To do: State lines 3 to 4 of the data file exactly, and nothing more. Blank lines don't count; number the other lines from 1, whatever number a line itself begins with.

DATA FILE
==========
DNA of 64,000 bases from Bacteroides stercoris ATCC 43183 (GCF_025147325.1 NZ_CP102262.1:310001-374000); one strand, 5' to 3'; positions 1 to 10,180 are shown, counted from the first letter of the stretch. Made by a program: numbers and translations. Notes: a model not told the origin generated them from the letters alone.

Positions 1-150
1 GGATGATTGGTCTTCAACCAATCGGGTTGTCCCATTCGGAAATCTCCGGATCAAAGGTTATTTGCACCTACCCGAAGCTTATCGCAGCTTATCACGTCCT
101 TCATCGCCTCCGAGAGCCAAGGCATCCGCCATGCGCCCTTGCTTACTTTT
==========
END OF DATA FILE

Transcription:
1 GGATGATTGGTCTTCAACCAATCGGGTTGTCCCATTCGGAAATCTCCGGATCAAAGGTTATTTGCACCTACCCGAAGCTTATCGCAGCTTATCACGTCCT
101 TCATCGCCTCCGAGAGCCAAGGCATCCGCCATGCGCCCTTGCTTACTTTT